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The Centers for Medicare & Medicaid Services recently unveiled their Primary Care First (PCF) model to improve the quality of care for Medicare patients while reducing costs. PCF consists of two different payment model options and is based on the Comprehensive Primary Care Plus program. This new model will be offered in 26 states and regions beginning January 1, 2020, and may roll out to additional regions as early as 2021.

The Seriously Ill Population (SIP) model under PCF is designed for high-need, high-risk patients who are receiving fragmented or inadequate care. CMS seeks to better coordinate their care and avoid costly hospitalizations. To achieve this, CMS will be assigning SIP patients to participating organizations, and paying the providers a per beneficiary, per month fee to coordinate their care and keep them out of the hospital. Additional reimbursement is available for face-to-face visits and for achieving quality targets. Here are four reasons hospices should seriously consider participating in the SIP model:

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Acclivity Health’s Chief Innovation and Advocacy Officer explains why patients and families shouldn’t hesitate to seek hospice care.

As seriously ill patients near the end of life, it is often suggested that hospice care become part of their health care plan. Unfortunately, patients often enroll in these services too late to reap the full benefits. Dianne Gray, Chief Innovation and Advocacy Officer at Acclivity Health, says this is often due to a stigma that surrounds hospice care.

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Over half of all hospice referrals today come from hospitals that often wait too long to refer a patient into hospice care. Whether they believe a referral suggests they are abandoning the patient or they anticipate higher profits from an extended stay, too often hospitals prevent patients from receiving hospice care in time to make it meaningful.

Independent physicians and specialists often don’t have the time or experience to handle hospice care coordination efficiently. However, when physician groups align with hospice organizations in a formal community structure called a Connected Care Community, these doctors can remain on the front line of their patients’ care.

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Today’s doctors are trained to keep patients alive, but not always to prepare them for death. From developing a care plan to delivering the news to supporting their patients’ medical, emotional and spiritual needs, most doctors are uncomfortable starting the conversations required to develop the most appropriate end-of-life care plans.

As Baby Boomers retire and age, we have an older generation that has grown up expecting continuing gains to their longevity. But longevity doesn’t mean everyone who lives longer lives in good health. In fact, according to the National Centers for Disease Control and Prevention, about 60 percent of adult Americans have a chronic disease, and 40 percent have more than one1. Our medical community needs to ensure that the sickest and most vulnerable in this generation will receive comprehensive, high-quality, person- and family-centered care that honors their dignity and choices and is consistent with their goals and values.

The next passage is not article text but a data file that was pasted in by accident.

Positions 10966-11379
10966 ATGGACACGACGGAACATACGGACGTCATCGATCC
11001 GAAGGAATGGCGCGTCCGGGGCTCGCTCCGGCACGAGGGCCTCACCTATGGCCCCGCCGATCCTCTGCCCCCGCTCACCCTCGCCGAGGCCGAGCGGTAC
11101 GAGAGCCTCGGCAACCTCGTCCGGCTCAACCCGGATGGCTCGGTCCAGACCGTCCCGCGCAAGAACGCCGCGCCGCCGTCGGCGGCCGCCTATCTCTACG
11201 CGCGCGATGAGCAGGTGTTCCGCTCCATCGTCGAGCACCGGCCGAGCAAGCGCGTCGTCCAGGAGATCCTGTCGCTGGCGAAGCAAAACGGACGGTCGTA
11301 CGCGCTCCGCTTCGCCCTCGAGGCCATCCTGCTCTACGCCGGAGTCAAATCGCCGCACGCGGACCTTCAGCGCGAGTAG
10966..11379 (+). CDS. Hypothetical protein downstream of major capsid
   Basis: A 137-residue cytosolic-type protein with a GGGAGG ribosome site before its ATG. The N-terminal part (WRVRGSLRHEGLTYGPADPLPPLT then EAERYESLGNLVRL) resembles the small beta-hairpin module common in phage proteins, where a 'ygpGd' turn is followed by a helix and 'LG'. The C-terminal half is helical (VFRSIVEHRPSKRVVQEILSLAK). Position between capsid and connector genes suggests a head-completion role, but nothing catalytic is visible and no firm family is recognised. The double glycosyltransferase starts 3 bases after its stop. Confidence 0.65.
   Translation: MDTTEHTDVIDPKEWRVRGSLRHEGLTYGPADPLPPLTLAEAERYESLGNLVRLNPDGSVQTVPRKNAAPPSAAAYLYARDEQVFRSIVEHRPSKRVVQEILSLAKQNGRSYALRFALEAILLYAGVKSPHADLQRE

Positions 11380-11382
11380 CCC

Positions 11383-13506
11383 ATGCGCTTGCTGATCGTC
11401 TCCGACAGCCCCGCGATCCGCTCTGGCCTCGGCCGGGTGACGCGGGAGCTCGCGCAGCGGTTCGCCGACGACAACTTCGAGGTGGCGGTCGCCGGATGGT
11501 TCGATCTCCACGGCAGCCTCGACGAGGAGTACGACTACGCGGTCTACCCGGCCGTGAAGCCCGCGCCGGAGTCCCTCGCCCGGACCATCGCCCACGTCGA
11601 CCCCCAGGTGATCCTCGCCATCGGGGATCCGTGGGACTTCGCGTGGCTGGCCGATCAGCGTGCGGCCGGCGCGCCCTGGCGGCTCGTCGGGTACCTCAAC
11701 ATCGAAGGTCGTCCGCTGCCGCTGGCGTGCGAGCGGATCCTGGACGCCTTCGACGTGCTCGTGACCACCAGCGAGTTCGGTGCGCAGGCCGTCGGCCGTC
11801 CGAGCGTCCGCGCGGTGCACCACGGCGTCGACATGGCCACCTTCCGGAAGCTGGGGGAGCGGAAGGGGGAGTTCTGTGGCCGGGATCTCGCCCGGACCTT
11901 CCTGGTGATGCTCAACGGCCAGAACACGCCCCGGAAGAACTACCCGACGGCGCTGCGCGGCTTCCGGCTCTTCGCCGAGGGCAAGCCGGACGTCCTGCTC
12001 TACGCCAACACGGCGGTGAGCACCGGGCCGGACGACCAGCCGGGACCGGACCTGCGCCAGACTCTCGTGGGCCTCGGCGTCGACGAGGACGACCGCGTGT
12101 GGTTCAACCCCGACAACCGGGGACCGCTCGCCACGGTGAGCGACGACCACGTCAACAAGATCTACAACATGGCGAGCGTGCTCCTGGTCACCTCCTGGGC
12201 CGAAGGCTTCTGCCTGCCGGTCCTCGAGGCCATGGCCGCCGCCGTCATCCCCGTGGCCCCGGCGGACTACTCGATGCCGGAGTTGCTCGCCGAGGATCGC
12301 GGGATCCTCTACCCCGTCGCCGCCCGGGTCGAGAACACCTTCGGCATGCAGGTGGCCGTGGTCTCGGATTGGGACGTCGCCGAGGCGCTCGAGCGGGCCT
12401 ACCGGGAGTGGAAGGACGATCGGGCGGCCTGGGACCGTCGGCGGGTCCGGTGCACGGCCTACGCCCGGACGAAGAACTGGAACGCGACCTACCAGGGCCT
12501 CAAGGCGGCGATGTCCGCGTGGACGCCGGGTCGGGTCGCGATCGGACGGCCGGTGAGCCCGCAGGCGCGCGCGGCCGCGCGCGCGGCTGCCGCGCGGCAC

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Less than 40 years ago, when you went to the Emergency Room at your local hospital, you had no idea what kind of doctor you’d see. Staff physicians in the hospital took shifts in the ER, so you might have an obstetrician casting your broken wrist or a psychiatrist treating your heart palpitations. Beginning in 1979, Emergency Medicine was recognized by the American Board of Specialties. Over the next decades, EM specialists became thoroughly integrated into the continuum of care, so that today, patients coming into to the ER can expect treatment and a proper diagnosis from the right physician. 

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Eighty percent. That’s how many Americans would like to die at home. But despite the fact that 70 percent of Americans die from chronic illnesses1, giving them time to anticipate their deaths, over 50 percent still die in hospitals or nursing homes.2  Of the Medicare patients who died in 2016, only 48% received hospice services at the time of death3, even though every patient was eligible for six months of hospice care.

Prior to 1950, the majority of Americans did die at home. At that time, many chronic and advanced illnesses were untreatable, and all physicians could offer was palliative care. Over the next few decades, innovations in medicine enabled doctors to prolong life with medical and surgical interventions and for hospitals to treat patients with ventilators and IV anesthesia. As seriously ill patients lived longer, medical institutions recognized advanced illness management as an effective way to maximize their profits.

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